1. Take a scenic drive
This is my personal go-to for a little change of scenery after a two-and-a-half hour torture session — I mean, virtual class. After sitting on Zoom for what feels like an eternity, forcing yourself to sit upright and look presentable in case your peers are on gallery view, there is nothing more freeing than getting in the car and jamming out as you endlessly loop around Grounds. Just beware — gas isn’t free.
2. Head to the kitchen
If you’re like me and chose to forgo a meal plan — O’Hill lunch isn’t worth dying for, let alone eating — you’ve suddenly been thrown into the world of self-sufficiency. I have found cooking to actually be mind-cleansing after a few hours in front of the screen. Plus, if you’re bad at it like I am, it can easily take a few hours to make that PB&J, resulting in lowered screen time for the day — and therefore less eye strain.
3. Take a hike
Tucked away in what Google Maps tells me is the Blue Ridge Mountains, the Charlottesville area is full of fantastic hiking trails — or so Google Maps tells me. While I cannot say I have been on one in a good two years, having the option nearby gives me great comfort. For those without a car, there are trails near Observatory Hill that are fantastic, as long as you accept the one-in-five chance of stumbling upon a dead body.
4. Lie on your bed and dream that it’s 2022
If you don’t want to leave the house, even a nap may do the trick for your Zoom fatigue. As you’re struggling to fall asleep while thinking of those readings you really ought to do instead of napping, you can look forward to the chance that you’ll have a vivid and realistic dream about a post-virus world, where the world is safe again and the Nau Hall Starbucks finally re-opens. It’s the little things.
5. Watch old TV shows
Comfort TV is comforting for a reason — it has a sense of familiarity that reminds us of better, simpler times. It’s the reason that — if you’re a student reading this — you’ve likely watched The Office four times through. Well, nowadays, comfort TV is special for another reason — watching an episode of a show from even just 2019 and seeing normal life can be comforting — but incredibly depressing at the same time. Choose wisely.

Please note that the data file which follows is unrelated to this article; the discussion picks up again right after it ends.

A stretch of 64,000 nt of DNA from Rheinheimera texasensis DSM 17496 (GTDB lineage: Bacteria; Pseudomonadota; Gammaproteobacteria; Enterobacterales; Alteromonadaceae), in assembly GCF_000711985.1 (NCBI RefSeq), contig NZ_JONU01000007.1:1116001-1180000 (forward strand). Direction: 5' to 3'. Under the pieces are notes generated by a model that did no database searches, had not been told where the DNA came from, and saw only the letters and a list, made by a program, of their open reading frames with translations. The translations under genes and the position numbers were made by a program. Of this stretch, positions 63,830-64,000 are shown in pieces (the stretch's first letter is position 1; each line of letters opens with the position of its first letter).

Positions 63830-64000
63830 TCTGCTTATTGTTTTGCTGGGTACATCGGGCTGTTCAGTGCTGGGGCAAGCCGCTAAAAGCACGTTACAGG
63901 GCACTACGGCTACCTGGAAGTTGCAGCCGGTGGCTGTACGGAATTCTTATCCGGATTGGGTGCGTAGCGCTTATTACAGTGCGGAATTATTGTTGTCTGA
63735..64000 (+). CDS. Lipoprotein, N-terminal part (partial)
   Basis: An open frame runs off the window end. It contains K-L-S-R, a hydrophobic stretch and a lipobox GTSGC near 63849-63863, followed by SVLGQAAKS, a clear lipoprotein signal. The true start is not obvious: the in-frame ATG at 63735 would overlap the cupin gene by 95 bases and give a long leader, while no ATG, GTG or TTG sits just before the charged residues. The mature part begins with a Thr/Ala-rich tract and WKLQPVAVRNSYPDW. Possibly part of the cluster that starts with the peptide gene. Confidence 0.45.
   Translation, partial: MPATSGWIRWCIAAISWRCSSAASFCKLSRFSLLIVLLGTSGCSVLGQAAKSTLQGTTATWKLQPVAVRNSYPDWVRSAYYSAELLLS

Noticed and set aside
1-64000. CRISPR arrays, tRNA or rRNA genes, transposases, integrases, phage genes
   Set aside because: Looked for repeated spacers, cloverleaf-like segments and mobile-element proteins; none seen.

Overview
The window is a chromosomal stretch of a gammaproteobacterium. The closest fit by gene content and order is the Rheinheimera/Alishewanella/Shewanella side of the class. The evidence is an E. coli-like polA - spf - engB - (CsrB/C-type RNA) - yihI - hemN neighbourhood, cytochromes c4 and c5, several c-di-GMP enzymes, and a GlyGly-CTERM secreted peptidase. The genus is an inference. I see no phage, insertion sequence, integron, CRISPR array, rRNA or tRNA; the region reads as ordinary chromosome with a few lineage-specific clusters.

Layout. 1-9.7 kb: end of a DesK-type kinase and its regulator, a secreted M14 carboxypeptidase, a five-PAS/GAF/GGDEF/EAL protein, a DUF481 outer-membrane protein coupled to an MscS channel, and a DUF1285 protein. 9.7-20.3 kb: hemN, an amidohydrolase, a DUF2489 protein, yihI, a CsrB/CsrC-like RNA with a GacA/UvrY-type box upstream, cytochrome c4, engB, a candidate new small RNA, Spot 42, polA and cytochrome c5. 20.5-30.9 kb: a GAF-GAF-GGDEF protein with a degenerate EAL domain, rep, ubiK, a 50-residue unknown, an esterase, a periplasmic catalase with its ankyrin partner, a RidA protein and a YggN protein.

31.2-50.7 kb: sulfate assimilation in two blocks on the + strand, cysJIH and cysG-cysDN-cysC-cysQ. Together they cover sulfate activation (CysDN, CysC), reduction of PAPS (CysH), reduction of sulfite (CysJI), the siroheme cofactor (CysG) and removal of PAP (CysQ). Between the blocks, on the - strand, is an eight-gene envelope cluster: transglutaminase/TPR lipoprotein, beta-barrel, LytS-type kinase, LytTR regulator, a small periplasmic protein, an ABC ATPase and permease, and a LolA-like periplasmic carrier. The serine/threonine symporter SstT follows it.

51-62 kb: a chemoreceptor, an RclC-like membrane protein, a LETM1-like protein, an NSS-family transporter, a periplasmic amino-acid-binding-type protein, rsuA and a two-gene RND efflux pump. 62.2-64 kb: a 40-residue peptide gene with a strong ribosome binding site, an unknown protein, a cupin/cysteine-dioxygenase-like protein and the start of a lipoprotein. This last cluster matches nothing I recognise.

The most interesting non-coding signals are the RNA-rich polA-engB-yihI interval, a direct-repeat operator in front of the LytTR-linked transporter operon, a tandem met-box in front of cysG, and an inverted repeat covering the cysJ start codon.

6. Get some quality outdoor exercise
As your Fitbit tracker could attest to, those consistently frantic sprints to your next class actually added up last semester, and it was never hard to hit that recommended 10,000 steps. Nowadays, with all my classes taking place in my bedroom, it is an arduous task to even hit 100. Before it gets dark at 4:15 p.m. in a few months, take advantage of the daylight and go for a jog, do some parkour or try using a tree branch for pull-ups — your quarantine body will thank you.
7. Support a local business
To my pleasant surprise, the Corner has actually been relatively mask-abundant during my trips out. So, if you’re hungry and tired of making PB&J two times per day, take a journey out to some of your favorite places on the Corner.
8. Support a non-local business
Since time is hardly an object anymore — especially if your classes are asynchronous, in which case life is just one long blob — why not do some exploring? Drive out to the country and see what’s out in the world — you never know where you might find a roadside pie stand.
9. Find a spot on Grounds and relax
Just because Grounds isn’t back to normal doesn’t mean you can’t visit it. The Rotunda, the Lawn and even the set of picnic tables outside Nau Hall that are never open are still there. Find a spot outside and take some time to relax. Even if it’s just studying or attending class via Zoom, there’s something better about doing it from a new location.
10. Spend time with friends
If you’re bored right now, chances are that everybody else is too. So pick up the phone and give your pals a text — while hanging out in these conditions may not be the same as it was before, it may be just what the doctor ordered. After all, friends are better six feet apart than they are through a laptop screen. And that’s a fact.